All Stories, General Fiction

Shrodinger’s Choice By Hugh Cron



Two men walked towards the elevator. The older man took out two key cards and gave one to his son.

“I promised you that I would take you into the tower when you reached twenty-five.”

“I was fed up asking.”

“Dennis, you have worked hard over the last eight years. I am proud of how quick you have picked up on the businesses I run, sorry, we run. You are my son and my partner and I had to make sure that you would be able to handle what you are about to see.”

His father stepped back and Dennis swiped his card.

“You also need to punch in a number, it is easy remembered, it’s a thousand.”

Dennis typed in the number and the door opened. They stepped in and the lift began to move upwards. There were no floor numbers.

“Only you and I have keys to the entry door. And only you and I have cards and the number for the elevator. No-one can ever breach this building, not from here.”

Dennis tried to hide his excitement from his father. He had seen the tower many times, it was there all through his childhood and his curiosity had caused tantrums but his father stood firm.

The doors opened and they were in a white corridor with a stainless steel door facing them. Beside that there was a leather couch and a small bar with Brandy and Malt and one very old dusty bottle of champagne.

“Malt or Brandy? We have not yet had reason to open the champagne.”

“Brandy please dad.”

The man poured out two large measures and pointed to the couch. They both sat.

“Cheers Dennis, and here is to you taking over.”

They clinked glasses.

“Now a few things that you need to know before we open the door. Firstly we are thirty feet up from the room below us. We open that door and walk onto a caged balcony. The wall all around is stainless steel. No-one can get near to us. Everyone else enters from the door down below.”

Dennis’ heart was beating faster.

“Now listen to what I have to say and don’t interrupt. Do you understand?”

“Yes sir.”

“Good. I have made a lot of money. I have done very well for us as a family and to be truthful, your children and their children are all set up for life. So, I wanted to give something back. I decided twenty years ago on an idea to help the less fortunate. Resources, logistics and personnel, I will go into later. Anyway, I decided I would give our homeless a chance for a few days or weeks at a better life. There are fifty volunteers each year and they can leave the room with a grand each. I know it isn’t much, but it is food and shelter for a while, or even a deposit if they can sort themselves out with a private let, it would be up to them. They are also told if they use their heads, there is more money to be made.”

The old man took a sip of his drink. Dennis did the same but knew not to question.

“All they have to do is enter the room and stay in there for an hour. They are advised to climb up the monkey bars that are attached to the wall. Oh, there are fifty, one for each of them. They are not even that high, about twelve feet. Attached to the wall at the top is an envelope with a grand in it. And beside it there is a hunting knife. Now that is how they can make more money. The knives are valued at over two hundred pounds each. So they could all climb up, get their envelope and take the knife with them to be sold. Twelve hundred pounds for an hours work. It is easy and everyone could be happy.”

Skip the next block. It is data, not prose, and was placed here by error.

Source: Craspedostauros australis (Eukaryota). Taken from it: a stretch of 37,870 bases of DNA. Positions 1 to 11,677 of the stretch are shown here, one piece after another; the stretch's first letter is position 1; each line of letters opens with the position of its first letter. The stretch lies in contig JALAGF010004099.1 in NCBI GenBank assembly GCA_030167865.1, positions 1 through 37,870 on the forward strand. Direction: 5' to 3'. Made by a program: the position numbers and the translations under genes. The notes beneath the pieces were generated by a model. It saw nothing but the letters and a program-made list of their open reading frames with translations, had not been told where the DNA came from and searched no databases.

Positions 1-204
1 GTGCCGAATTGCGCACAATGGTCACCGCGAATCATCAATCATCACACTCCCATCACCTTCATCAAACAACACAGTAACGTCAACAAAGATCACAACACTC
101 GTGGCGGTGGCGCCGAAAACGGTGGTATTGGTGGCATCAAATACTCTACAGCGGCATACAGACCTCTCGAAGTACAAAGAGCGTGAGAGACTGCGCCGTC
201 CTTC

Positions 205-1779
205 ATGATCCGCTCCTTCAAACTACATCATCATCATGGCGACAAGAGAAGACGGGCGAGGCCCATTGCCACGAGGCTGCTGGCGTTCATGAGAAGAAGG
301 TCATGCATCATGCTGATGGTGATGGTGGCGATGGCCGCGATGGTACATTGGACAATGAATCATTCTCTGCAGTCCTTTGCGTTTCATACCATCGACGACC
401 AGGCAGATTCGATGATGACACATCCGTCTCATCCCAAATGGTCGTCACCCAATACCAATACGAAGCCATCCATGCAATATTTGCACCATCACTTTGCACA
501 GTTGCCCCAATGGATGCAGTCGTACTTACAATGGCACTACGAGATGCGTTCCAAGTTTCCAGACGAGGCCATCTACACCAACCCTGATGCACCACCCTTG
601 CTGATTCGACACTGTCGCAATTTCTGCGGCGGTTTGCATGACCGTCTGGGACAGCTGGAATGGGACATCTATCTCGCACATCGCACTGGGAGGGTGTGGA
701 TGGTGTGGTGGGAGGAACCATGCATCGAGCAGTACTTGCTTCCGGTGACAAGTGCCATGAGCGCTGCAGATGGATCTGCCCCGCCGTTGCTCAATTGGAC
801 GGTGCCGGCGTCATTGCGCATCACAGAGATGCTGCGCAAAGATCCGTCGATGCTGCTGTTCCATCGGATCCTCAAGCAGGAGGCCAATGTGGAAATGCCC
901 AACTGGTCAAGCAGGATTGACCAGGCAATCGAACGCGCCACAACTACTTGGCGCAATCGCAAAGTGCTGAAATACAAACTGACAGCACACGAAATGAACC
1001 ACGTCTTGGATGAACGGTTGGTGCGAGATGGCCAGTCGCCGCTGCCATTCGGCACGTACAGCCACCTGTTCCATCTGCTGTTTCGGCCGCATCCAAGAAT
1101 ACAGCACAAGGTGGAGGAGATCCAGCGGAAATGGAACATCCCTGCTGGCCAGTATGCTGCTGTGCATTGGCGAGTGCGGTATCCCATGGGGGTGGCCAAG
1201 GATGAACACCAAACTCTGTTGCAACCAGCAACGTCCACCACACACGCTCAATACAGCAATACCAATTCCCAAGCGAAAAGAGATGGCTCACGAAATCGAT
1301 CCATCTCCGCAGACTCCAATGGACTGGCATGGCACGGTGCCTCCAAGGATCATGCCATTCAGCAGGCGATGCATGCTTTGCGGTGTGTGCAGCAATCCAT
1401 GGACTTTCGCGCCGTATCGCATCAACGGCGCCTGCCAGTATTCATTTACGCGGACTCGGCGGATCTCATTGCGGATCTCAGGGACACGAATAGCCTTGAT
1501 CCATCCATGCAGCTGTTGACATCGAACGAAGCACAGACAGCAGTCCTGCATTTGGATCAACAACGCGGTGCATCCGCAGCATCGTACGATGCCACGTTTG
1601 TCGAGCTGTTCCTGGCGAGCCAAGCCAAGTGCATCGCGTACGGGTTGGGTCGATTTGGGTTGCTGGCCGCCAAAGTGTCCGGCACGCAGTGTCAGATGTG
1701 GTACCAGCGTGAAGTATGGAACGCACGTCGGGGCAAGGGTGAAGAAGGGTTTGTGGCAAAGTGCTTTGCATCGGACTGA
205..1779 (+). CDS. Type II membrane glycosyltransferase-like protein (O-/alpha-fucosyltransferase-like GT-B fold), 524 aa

Dennis took another sip of his drink and waited for his father to speak.

“Well? What do you think?”

“I think I know why the champagne hasn’t been opened.”

His father smiled and gestured for Dennis to open the door.


Hugh Cron

8 thoughts on “Shrodinger’s Choice By Hugh Cron”

    1. Thanks so much Vic. When I look through all stories and all comments, I am so happy to see you here. You are not only an excellent writer, you are a very generous contributor.
      Your continual support is much appreciated.


  1. Creepy, unsettling, weird, disturbing…the list goes on. But of course I would have to add enjoyable, well-written, thought provoking and clever. Nicely done Hugh – up there with your best I’d say 🙂


    1. I have always liked weird. It is so much more blatant than ‘Individual’. As I have said to Tobias, this was one of those stories that evolved. I don’t know if it is laziness but there is something so satisfying when the story tells you what to write.
      Thank you so much for those very generous adjectives…Or attributes??? (Especially the weird!)
      All the very best my friend.


    1. Thanks so much June. It is sad that it is an understanding on some humans and greed that wrote this story. Although, I chose a specific group, I reckon the same could have been written for anyone. I was being a bit easier on the acceptance of the act as desperation was considered and not just greed.
      So happy to hear from you!


  2. Great story, Hugh. One of my favourites of yours. The understated story – keeping the title in mind – works so effectively in this (and your others!). Sadistic and creepy from the POV of the characters and cynical from a meta-perspective. What does this piece say about humanity? Very interesting!
    ATVB my friend


    1. ‘Sadistic and creepy’, I think my mother used those words to describe me once. She still wonders where her budgie went!!
      Thank you Tobias. This was one of those stories that evolved. I started up with an act of kindness and sharing but when I began to think of some of the more realistic and nasty traits of human nature, the rest wrote itself.
      All the very best my friend. Thanks as always.

      Liked by 1 person

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